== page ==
‘Chocolate Me’ inspired by incident in Diggs’ Youth
Approximately 40 Syracuse City School District elementary students sat together to listen to Taye Diggs read them his new book, “Chocolate Me,” while Shane Evans, the book’s illustrator, accompanied him on the guitar Sunday, Nov. 13, at the Greater Evangelical Church, located at 4325 S. Salina St.“Chocolate Me” is a children’s book that illustrates a personal experience from his youth that changed his life.
“When I was 5 years old, kids at school would make fun of me because of my skin color and would ask me why I had a curly afro instead of short straight hair like theirs,” Diggs recalled.
When he went home to tell his mother about the other kids making fun of him, Diggs’ mother told him he wasn’t any different than the other kids.
“She told me I was as sweet as chocolate,” he said. “That reference stayed with me while I was growing up.”
At the reading, Diggs read the book out loud to the children and had a couple of them go up with him on stage and chant “I am chocolate me,” as Evans accompanied them with his guitar.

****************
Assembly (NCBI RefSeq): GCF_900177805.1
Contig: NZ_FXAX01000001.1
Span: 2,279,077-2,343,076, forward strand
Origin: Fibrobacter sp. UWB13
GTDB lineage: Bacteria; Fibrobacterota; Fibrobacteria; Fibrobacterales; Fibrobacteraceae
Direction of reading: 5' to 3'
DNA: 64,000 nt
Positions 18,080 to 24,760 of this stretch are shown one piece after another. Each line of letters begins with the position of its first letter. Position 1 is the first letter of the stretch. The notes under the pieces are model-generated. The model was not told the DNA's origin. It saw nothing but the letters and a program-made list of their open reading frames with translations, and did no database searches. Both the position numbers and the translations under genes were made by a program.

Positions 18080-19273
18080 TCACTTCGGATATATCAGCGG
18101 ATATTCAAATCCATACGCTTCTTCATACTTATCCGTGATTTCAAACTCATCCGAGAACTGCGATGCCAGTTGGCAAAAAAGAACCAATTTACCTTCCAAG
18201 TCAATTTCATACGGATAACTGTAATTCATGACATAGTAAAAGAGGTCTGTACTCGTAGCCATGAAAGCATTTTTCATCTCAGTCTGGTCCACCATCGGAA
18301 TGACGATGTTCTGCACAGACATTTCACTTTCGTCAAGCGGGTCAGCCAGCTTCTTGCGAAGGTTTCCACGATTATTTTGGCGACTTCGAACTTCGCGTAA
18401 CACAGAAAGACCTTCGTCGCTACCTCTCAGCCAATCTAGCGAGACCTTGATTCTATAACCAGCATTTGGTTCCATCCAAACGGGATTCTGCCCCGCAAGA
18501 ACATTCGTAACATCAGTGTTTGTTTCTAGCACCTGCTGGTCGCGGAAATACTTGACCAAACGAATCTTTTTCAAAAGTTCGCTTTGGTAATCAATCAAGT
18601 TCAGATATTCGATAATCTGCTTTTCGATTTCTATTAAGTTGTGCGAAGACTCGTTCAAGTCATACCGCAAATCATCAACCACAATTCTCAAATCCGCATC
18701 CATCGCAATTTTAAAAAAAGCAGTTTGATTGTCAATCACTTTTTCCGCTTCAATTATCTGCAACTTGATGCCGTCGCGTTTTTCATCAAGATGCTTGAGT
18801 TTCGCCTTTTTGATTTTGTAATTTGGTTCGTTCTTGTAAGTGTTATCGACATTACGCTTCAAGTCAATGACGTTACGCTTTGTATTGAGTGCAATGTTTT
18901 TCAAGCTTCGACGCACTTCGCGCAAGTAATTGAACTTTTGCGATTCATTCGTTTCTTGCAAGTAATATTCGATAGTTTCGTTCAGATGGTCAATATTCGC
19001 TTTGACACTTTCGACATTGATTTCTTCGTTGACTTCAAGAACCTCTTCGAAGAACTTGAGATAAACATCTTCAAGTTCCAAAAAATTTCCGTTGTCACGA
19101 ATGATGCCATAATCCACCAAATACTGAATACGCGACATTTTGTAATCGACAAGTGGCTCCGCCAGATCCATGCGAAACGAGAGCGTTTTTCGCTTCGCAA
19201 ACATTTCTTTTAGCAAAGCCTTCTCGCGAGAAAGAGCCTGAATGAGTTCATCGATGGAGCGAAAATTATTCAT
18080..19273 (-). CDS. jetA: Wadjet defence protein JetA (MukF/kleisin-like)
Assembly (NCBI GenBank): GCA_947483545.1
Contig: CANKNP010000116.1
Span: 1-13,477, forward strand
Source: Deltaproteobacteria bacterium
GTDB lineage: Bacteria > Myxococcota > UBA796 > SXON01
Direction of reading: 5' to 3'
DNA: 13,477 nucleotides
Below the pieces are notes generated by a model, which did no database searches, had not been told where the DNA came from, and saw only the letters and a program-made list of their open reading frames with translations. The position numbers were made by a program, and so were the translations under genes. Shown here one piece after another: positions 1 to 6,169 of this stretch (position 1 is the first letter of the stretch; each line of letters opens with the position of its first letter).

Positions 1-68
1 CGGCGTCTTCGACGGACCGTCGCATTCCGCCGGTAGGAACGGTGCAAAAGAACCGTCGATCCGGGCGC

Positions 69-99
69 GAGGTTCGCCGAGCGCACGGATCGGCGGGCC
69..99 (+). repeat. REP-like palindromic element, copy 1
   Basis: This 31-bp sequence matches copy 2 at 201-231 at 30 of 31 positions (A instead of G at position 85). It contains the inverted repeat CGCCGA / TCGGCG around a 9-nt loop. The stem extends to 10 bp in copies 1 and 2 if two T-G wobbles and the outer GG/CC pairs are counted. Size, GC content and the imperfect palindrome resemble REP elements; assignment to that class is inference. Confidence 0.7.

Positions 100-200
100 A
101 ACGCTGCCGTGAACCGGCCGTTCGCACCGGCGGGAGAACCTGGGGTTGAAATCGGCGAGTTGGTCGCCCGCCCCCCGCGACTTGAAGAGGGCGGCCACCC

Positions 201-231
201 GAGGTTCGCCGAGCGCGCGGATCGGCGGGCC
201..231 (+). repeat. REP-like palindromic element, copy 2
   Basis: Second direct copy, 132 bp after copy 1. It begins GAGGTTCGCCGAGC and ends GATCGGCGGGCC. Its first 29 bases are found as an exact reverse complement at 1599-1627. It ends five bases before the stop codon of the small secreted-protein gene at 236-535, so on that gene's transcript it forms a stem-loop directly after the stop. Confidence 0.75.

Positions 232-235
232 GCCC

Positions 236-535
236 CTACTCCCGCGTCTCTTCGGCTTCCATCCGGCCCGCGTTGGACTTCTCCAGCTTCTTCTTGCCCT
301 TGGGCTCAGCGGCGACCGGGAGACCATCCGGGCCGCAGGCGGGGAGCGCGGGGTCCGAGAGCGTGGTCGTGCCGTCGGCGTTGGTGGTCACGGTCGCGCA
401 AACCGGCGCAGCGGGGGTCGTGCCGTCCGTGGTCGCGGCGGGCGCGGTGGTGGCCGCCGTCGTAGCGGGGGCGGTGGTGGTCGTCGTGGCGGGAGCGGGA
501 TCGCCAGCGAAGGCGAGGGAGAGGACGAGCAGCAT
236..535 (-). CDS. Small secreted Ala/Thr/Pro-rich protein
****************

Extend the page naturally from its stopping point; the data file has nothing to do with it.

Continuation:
This book reading was presented by the Say Yes To Education program, a non-profit education foundation that brings the Syracuse City School District, Syracuse University and the Say Yes To Education, Inc., together, amongst others, to organize people, time, money and resources to support city school students.
Vincent Cobb, program director at Elmwood Elementary School, has been a part of the Say Yes program for three years and found it important to bring Diggs to the South Side for kids to be exposed to successful African-Americans.
“Encouraging reading and literacy is important for kids of all ages, especially on the South Side, because it helps their imagination be curious,” he said. “They will also understand that it’s OK to be a little different and still be successful.”
When working on the book, Diggs thought of none other than Evans, whom he met in high school and whom he went to Syracuse University with, to serve as illustrator.
“We are like brothers,” Evans said. “When Taye approached me with the idea, I didn’t think twice because it has such an important message.”
“The main message I want to send with this book is that just because we are a chocolate color, it doesn’t mean we have to take the difference as a negative,” Diggs said. “It’s about embracing our sweet chocolate color and turning it into a positive difference in life.”
At the end of the reading, children in attendance got a free copy of the book and stood in line to get it autographed by Diggs and Evans.